Increasing Property Taxes Impact Land Owner Returns and Equilibrium Land Values
Since 2008, per acre property taxes in Illinois have increased substantially. These increases lower returns to farmland owners and magnify the losses associated with lowering cash rents. If per acre property taxes have reached a permanently higher level, equilibrium farmland values should be expected to adjust downward.
Property Tax Increases
Per acre property taxes in Illinois increased in recent years, as is illustrated in Figure 1 for high-productivity farmland in central Illinois. Between 2008 and 2016, property taxes increased at a rapid rate, increasing from $24 per acre in 2008 to $53 per acre in 2016 (see Figure 1). During this eight year period, property taxes increased an average of 9.6% per year.
A range of elements led to the rise in per-acre property taxes. In Illinois, for those searching for houses, it’s important to take into consideration these property search features when assessing property tax values. Over the past several years, agricultural use valuations have gone up due to the high prices for corn and soybeans from 2006 to 2013. However, limits on increases and decreases also play a role, making it difficult to predict future valuations, which may start to decrease in the coming years. Additionally, the per-acre property taxes are influenced by tax rates, which have increased in some parts of the state.
Overall, the rate of growth in per acre property taxes may slow in the next several years as growth in agricultural use values decrease. However, it does not seem prudent to expect per acre property taxes to decline as property tax rates may increase in the future. Illinois’ fiscal situation suggests a continuing need to increase collection of funds for public uses.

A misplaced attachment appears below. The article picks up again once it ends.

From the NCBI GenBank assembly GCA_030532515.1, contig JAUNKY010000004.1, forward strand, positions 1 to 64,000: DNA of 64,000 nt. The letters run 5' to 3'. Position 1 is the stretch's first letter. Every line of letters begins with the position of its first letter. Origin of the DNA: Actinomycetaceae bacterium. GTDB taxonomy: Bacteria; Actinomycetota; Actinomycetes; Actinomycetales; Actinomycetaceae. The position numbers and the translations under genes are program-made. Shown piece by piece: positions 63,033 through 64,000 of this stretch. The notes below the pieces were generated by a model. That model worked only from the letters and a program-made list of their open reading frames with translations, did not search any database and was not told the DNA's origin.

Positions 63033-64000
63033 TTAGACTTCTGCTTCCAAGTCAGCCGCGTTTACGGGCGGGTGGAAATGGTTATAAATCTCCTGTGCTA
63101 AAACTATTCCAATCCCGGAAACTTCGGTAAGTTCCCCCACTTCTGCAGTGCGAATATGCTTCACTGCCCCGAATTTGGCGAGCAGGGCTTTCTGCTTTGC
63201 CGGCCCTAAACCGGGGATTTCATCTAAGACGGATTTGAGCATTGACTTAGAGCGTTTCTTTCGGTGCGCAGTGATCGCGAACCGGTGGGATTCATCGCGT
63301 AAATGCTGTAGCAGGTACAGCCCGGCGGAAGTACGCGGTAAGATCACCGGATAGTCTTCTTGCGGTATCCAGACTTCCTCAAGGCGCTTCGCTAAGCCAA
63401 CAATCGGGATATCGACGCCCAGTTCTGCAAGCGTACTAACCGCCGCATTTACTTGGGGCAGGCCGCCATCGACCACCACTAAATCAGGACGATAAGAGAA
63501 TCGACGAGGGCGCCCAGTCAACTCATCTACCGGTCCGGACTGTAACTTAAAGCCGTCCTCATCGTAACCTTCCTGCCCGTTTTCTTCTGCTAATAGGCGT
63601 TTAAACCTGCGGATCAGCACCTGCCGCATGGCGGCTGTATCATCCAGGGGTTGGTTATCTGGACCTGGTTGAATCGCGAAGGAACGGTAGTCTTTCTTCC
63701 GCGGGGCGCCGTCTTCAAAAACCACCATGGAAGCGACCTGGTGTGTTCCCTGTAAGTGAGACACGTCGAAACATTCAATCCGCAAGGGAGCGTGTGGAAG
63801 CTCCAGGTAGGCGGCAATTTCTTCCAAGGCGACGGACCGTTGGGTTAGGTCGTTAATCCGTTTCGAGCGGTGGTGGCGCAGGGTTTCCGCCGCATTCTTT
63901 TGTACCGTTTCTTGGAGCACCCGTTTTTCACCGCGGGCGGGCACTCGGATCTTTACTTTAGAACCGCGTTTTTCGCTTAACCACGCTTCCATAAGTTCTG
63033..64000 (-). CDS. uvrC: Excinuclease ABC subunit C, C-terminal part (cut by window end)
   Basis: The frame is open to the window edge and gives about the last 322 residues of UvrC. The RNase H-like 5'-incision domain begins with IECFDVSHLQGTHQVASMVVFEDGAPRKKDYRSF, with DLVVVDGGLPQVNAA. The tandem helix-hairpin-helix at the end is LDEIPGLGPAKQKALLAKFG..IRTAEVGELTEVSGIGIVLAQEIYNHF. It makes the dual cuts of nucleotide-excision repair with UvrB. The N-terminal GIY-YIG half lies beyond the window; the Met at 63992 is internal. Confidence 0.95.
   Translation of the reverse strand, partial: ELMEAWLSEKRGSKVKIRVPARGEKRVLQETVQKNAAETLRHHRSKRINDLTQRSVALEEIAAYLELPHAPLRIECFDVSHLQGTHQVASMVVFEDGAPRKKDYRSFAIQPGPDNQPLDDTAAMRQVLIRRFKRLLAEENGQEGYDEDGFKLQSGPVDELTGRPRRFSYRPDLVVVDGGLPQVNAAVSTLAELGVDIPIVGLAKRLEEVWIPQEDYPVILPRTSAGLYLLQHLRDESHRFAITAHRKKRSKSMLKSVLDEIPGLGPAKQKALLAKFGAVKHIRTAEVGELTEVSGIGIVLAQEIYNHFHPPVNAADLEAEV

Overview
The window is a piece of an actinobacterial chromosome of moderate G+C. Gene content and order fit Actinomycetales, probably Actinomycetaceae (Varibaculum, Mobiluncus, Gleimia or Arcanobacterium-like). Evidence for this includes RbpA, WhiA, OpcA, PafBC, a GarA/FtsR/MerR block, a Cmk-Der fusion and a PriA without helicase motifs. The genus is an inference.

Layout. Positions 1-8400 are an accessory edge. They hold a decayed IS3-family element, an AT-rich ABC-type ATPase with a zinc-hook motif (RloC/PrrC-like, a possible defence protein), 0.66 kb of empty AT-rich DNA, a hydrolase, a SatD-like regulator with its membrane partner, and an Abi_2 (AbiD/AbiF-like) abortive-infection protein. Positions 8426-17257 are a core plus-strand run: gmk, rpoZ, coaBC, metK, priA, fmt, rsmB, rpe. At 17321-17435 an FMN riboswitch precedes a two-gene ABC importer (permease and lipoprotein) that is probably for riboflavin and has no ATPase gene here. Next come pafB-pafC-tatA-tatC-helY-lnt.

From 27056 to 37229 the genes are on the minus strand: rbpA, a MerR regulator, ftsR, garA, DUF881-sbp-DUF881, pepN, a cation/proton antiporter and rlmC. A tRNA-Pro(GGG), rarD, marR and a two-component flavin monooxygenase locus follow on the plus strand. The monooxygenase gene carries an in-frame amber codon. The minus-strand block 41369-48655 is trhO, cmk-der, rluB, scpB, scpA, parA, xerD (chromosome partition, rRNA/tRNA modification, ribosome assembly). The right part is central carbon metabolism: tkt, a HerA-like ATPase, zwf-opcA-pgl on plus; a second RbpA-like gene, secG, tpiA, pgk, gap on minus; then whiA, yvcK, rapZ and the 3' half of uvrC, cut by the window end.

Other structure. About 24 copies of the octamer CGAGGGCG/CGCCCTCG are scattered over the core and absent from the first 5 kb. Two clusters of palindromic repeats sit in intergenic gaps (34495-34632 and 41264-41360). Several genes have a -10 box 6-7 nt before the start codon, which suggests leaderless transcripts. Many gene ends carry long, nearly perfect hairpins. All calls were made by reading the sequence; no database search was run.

Impacts of Property Tax Increases
The most immediate impact of higher property taxes is to reduce returns to farmland owners. Since farmland returns began to decline since 2013, property tax increases magnify farmland return decreases.
The impacts of these factors can be clearly seen for farmland owners who cash rented farmland. Cash rents reached highs in 2014, after which per acre cash rents decreased. For high-productivity farmland, cash rents declined from a high of $293 per acre in 2014 to $273 per acre in 2016, a decrease of $20 per acre (see Figure 2). At the same time, property taxes increased from $44 per acre in 2014 to $53 cash rents, an increase of $9 per acre. Given average cash rents and property taxes, returns from farmland decreased a total of $29 per acre, with $20 per acre coming from cash rent decreases and $9 per acre coming from per acre property tax increases.
Property tax increases negatively impact returns obtained by farmland owners. Now returns received from farming the land also are decreasing. Land owners with share rent or variable cash lease arrangements already have had large adjustments downward in returns. Cash rents likely will continue to decline in the future. The increase in property taxes makes the adjustment downward in cash rents more difficult.
If property taxes have increased to a new higher level, some impact on farmland prices should be anticipated. Property taxes have increased $29 per acre. Using a 3 percent capitalization factor, a $29 reduction in future farmland returns results in a $966 reduction in farmland value ($966 = $29 / .03). While this reduction does not necessarily translate into immediate declines in farmland prices as overall capitalized values are above farmland prices, it does suggest a lower, longer-run equilibrium value for farmland prices.
Sherrick, B., and T. Kuethe. "Impacts of Recent Changes in the Illinois Farmland Assessment Act." farmdoc daily (4):11, Department of Agricultural and Consumer Economics, University of Illinois at Urbana-Champaign, January 23, 2014.
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